The Penny Post is often thought of as a nineteenth-century development – not so. In fact a countrywide postal service had existed since 1635, when on the orders of Charles I the official General Post Office was established by Thomas Witherings, a merchant and entrepreneur. Witherings’ instructions were to set up a regular postal service between London and Edinburgh, guaranteed to complete the return journey in six days. To speed things up, new roads were built, including the Great West and Great North roads, and post offices were opened at regular intervals along the routes; here horses and men were kept in readiness for each change-over, supervised by the postmaster. A network of minor roads branching out from the main routes ensured that mail could also reach outlying towns and villages, and postage was paid by the recipient.
One of the benign achievements of the French Revolution was the declaration that one ten millionth of the distance between the equator and the North Pole would be called a ‘metre’ and would be the country’s basic measurement.
Thomas Telford’s 1200 miles of new roads in the Highlands required no fewer that 1100 new river crossings.
In 1752 Benjamin Franklin flew a kite into a storm to test a hypothesis about electricity. Pre-modern man rang church bells and prayed to God to avert lightning strikes: post-Franklin man installed a lightning conductor.
The ducking stool at Leominster was last used in 1809.
In 1810, Bryan Donkin, an entrepreneur from Northumberland, discovers you can preserve food by heating it slowly in a sealed tin can. Unfortunately nobody has yet invented the can opener, so a hammer and chisel are a must.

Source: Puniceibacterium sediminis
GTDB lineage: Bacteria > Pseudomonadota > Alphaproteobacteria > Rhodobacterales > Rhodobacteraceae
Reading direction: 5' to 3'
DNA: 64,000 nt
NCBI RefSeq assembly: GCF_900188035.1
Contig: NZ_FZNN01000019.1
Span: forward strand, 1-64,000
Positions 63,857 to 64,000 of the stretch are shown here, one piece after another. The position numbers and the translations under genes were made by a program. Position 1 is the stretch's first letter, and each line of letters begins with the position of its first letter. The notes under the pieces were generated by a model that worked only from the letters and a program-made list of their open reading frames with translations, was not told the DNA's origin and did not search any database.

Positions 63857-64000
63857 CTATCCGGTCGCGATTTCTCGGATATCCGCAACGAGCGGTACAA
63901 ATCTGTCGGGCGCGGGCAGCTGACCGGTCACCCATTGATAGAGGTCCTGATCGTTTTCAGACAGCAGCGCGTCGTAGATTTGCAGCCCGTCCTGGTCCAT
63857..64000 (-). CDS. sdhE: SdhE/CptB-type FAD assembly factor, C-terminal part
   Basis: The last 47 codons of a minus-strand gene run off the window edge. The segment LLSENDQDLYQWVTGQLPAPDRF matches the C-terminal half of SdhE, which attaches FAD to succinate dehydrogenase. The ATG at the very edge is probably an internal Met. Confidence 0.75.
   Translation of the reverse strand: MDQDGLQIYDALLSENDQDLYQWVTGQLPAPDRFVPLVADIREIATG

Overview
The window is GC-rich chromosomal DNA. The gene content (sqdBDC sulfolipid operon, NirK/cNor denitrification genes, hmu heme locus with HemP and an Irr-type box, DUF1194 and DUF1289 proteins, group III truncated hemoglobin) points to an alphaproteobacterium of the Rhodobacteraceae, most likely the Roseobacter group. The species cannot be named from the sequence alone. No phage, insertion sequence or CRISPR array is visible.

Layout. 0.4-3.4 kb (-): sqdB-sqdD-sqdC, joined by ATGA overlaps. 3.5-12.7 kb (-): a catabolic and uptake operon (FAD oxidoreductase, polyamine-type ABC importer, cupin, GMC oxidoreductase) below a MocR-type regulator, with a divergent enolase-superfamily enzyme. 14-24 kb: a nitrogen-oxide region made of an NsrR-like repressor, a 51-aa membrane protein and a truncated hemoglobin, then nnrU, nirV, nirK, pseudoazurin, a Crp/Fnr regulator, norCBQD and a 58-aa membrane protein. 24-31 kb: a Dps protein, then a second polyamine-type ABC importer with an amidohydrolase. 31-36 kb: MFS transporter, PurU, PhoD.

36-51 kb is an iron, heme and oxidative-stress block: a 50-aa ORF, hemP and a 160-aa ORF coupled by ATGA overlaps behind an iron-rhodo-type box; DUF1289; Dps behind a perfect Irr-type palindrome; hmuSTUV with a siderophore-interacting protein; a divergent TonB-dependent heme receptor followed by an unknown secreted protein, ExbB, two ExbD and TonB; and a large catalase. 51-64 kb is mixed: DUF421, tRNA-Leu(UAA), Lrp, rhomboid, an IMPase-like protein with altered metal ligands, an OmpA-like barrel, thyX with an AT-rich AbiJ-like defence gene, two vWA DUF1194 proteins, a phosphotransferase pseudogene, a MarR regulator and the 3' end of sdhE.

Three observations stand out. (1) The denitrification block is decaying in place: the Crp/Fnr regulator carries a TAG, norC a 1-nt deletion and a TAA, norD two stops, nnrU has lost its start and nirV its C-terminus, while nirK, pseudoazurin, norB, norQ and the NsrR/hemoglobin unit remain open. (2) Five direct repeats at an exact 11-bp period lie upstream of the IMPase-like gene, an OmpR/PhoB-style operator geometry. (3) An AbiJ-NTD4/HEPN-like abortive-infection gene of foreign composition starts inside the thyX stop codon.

A caltrop is made of two or more sharp nails or spines arranged in such a manner that one of them always points upward from a stable base. Historically caltrops were part of defences that served to slow the advance of troops, especially horses, chariots, war elephants, and camels. In the Middle Ages they were particularly effective against charging armoured knights on shire horses and were used by the Scots in the Battle of Bannockburn 23/24 June 1314.
In 1610 the Berlin militia refused to carry out orders to conduct a training exercise on the unheroic if sensible grounds that firing muskets with real gunpowder would frighten their pregnant wives.
In previous centuries, when prisoners of war were taken, officers were not incarcerated. They were asked to give their word of honour (their parole) that they would not escape.
In the American Civil War a reasonably efficient soldier with a rifle and magazines could fire sixteen shots per minute. By the end of the nineteenth century the machine gun, which could fire hundreds of bullets a minute, had made its appearance. As a French general reportedly said after the long-drawn-out Battle of Verdun in the Great War, ‘Three men and a machine gun can stop a battalion of heroes.’ Today the famous Kalashnikov rifle can fire 600 rounds a minute to a distance of well over half a mile.
Before the First World War German staff officers studied everything from forts, to understand their strengths and weaknesses, to American circuses, to learn ways of moving quantities of people, animals and equipment across great distances. The plans that emerged were tested, modified and tested again year after year.